Albany SES to get new $3 million emergency headquarters
Mercer Road will be home to Albany’s new $3 million state-of-the-art State Emergency Service headquarters, set to be operational by mid 2022.
More than 55 Albany SES volunteers and a 10-vehicle fleet will move from their current base on Sanford Road to the new site, which was announced by the State Government on Tuesday.
The building will be fitted with the technology needed to operate as a level-three incident control centre, to be used as a base for Great Southern emergency services to co-ordinate large-scale emergencies such as bushfires.
The new facility will have a larger response building, administration building, training areas and a six-bay garage.
Emergency Services Minister Francis Logan, who met with SES volunteers on Tuesday, said funding for a modern SES base in Albany was “well overdue”.
“A new, state-of-the-art headquarters will give volunteers the capacity and resources they need to better serve this growing region and conduct co-ordinated operations with other local emergency services,” he said.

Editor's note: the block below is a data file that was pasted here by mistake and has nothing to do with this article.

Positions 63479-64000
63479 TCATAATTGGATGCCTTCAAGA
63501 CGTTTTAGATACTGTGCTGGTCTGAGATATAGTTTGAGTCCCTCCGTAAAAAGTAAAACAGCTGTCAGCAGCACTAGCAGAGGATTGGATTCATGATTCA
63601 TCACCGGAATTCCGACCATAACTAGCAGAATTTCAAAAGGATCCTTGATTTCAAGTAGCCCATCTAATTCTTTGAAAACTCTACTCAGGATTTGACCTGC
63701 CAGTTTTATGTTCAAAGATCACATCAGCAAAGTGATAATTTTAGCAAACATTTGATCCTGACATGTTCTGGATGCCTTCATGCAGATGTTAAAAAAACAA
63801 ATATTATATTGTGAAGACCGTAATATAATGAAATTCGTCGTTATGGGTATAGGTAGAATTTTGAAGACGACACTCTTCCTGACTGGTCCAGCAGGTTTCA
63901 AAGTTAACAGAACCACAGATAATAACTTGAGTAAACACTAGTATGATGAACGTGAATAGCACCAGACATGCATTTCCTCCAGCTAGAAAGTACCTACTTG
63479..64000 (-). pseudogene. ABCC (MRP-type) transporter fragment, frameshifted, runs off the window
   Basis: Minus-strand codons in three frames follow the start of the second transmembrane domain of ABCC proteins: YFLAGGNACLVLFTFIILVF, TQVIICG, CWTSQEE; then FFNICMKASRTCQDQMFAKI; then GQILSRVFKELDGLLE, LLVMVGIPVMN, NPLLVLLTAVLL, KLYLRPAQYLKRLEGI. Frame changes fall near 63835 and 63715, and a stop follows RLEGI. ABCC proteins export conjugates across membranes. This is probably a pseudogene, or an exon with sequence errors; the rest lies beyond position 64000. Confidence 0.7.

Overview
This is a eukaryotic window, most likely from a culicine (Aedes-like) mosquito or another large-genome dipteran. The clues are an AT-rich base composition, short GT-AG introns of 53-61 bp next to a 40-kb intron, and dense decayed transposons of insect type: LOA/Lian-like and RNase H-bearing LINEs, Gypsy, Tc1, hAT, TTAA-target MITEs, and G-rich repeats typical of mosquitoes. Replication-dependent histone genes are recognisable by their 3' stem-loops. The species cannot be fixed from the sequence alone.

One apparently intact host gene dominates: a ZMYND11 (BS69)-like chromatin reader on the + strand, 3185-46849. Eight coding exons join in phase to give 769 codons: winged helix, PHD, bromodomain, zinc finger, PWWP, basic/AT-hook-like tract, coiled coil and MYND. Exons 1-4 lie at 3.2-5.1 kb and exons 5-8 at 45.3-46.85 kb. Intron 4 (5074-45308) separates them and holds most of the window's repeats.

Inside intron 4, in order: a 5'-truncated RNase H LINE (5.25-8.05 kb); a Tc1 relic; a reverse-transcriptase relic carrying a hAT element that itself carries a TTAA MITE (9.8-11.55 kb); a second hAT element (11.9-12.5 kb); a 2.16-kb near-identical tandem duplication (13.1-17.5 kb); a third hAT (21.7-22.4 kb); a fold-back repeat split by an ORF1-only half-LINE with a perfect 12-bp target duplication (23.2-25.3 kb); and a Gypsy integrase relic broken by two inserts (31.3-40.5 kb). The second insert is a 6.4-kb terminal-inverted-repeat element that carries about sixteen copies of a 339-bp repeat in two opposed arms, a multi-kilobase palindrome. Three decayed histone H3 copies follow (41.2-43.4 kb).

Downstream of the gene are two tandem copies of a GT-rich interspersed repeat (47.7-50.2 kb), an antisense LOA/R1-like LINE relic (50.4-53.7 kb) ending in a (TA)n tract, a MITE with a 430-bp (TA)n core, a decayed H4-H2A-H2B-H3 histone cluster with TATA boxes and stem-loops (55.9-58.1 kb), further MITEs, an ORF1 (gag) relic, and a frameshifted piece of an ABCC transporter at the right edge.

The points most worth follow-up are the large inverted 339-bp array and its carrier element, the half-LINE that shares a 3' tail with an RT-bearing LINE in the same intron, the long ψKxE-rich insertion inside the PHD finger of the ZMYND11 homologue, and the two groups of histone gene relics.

The project is set to go to tender in the coming months, with the facility scheduled for completion by July 2022.
Fire and Emergency Services Commissioner Darren Klemm thanked local SES volunteers for their patience.
“This new facility will put them in a fantastic place in terms of the fit-for-purpose nature of the facility, and it will only enhance their ability to provide their service to the community, and it should also assist them with attracting more members,” he said.
The Albany SES unit responded to 20 incidents last year, including search operations and severe storms.
Members have been operating out of Sanford Road since the early 1980s, but with an expanding fleet of incident-control vehicles and volunteers, the service has outgrown the tired premises.
The new site will have better road access, allowing crews to bypass the troublesome Sanford and North roads intersection.
Albany SES acting local manager Robert Boyes said the new facility had space to train volunteers from across the region.
“We have been looking forward with some anticipation to getting into something that is fit for purpose,” he said. Mr Boyes said recruiting new members was an “ongoing struggle” but now was a great time for new volunteers to step forward.
“We are currently running at about 57 volunteers, and ideally for the demographic in Albany we should have 80-plus, and that has been what we have been working towards,” he said.
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